“Suddenly, the ceiling collapses without warning and you all die.”
Sometimes things go wrong and the party all die horrible deaths. That ever present risk is an intrinsic part of the gaming experience. While no one likes a TPK (total party kill) sometimes through bad luck or shockingly disastrous tactics they happen. Other times, a GM wipes out a party or kills a PC in a horribly unfair encounter. To me, being English, that’s just not cricket.
There are four basic types of unfair encounters:
- No Hope: Sometimes a GM puts a monster into a dungeon which the PCs have no realistic chance of defeating. Of course, knowing when to run away is a vital trait for a skilled player, but sometimes they must defeat the monster to continue (or have no idea they can’t kill it). Encounters specifically designed to kill characters are an example of bad (or vindictive) design. Such encounters are a completely different animal to those designed to challenge players. In such encounters, death can still occur but it is not the guaranteed outcome of the fight.
- No Choice: In these encounters, the PCs have no choice but to face the creature (or whatever). A good example of this is the dungeon that is only accessible through the lair of a monstrously tough dragon or through a heavily defended entrance. With no other option, the players must deal with the situation through violence or diplomacy. This often results in multiple forays into the same encounter, which turns into a grinding slog. Alternatively, the players abandon the module, but the social contract of gaming often precludes that decision.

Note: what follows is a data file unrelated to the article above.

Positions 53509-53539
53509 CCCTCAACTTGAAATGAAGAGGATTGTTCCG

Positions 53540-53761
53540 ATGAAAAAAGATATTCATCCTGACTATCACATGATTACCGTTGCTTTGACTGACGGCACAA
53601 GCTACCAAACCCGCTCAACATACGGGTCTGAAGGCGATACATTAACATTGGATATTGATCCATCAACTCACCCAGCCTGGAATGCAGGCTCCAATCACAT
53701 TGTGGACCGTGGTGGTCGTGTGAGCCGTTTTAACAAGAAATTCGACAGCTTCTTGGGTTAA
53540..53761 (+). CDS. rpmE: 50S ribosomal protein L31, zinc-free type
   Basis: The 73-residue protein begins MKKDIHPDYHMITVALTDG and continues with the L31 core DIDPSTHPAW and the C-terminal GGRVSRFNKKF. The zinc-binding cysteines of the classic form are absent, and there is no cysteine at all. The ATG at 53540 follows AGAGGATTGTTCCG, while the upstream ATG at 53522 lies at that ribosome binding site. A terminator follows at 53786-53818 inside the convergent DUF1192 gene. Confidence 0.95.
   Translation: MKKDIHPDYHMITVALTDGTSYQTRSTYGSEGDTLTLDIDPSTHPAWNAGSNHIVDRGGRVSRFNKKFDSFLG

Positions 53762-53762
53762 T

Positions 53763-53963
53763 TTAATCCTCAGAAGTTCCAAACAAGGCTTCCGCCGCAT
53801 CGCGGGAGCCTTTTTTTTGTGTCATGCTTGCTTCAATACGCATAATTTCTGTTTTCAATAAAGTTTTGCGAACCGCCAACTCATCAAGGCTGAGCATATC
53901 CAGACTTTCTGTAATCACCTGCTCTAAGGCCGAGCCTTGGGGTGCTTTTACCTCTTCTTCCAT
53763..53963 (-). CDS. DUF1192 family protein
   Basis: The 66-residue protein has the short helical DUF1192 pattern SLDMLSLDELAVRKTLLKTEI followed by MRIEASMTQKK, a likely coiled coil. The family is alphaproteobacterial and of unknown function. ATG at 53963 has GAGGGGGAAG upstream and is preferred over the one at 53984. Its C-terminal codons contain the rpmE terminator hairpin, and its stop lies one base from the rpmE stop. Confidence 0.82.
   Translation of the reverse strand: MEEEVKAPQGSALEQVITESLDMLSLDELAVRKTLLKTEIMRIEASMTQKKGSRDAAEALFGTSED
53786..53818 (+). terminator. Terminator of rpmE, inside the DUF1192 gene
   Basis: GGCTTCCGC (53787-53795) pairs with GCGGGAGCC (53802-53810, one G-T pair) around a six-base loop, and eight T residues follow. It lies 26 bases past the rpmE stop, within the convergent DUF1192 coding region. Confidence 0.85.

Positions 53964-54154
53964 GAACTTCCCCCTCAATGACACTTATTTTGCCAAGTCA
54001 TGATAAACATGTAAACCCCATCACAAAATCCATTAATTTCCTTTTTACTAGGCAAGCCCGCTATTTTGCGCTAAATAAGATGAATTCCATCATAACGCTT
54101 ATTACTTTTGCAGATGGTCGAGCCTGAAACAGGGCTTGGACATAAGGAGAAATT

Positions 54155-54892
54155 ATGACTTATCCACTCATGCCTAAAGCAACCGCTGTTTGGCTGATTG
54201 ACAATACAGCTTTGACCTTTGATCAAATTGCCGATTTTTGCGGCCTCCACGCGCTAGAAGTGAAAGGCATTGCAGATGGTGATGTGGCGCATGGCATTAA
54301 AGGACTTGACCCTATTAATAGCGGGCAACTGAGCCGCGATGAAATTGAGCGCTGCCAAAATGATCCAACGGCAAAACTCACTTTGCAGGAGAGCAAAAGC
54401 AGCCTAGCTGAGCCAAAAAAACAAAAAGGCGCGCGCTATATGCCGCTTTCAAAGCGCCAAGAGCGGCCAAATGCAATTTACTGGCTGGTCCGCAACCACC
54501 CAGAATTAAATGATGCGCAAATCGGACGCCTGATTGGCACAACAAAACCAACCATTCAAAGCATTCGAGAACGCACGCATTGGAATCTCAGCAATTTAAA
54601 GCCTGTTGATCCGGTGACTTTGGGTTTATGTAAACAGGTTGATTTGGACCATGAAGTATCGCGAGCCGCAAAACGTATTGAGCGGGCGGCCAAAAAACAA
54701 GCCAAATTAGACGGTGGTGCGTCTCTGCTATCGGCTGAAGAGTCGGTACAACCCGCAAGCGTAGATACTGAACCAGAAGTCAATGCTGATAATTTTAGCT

- No Warning: In this kind of encounter, disaster strikes with no warning. Perhaps the ceiling caves in suddenly or something falls out of the sky and crushes a PC. I once heard a GM telling how he had a roc swoop down on a camp at night, grab the only guard and fly off without anyone realising what had happened. (In fact, somehow the guard failed to spot the gargantuan bird flying towards him). All the rest of the party found in the morning were the guard’s shoes. He was never seen again. As another example of this, a hill giant jumps out from behind a tree and kills a character before anyone can react. You have to wonder how the entire party – in broad daylight – could fail to spot that lurking hill giant.
- No Retreat: In almost all encounters, the PCs have the option to retreat if things go badly. Removing that option, fundamentally changes the battle. When the option to retreat is paired with a monster the PCs have no hope of defeating things can go badly wrong very quickly.
Finally, truly unfair encounters mix two or more of the above elements. Imagine a hill giant leaping out from behind a tree without warning and attacking a group of 2nd-level characters. As a player, how delighted would you be to deal with that “challenge?”
Help Fellow GMs
Have you suffered through an unfair encounter? Tell us what it was in the comments below and help GMs everywhere to design fair encounters!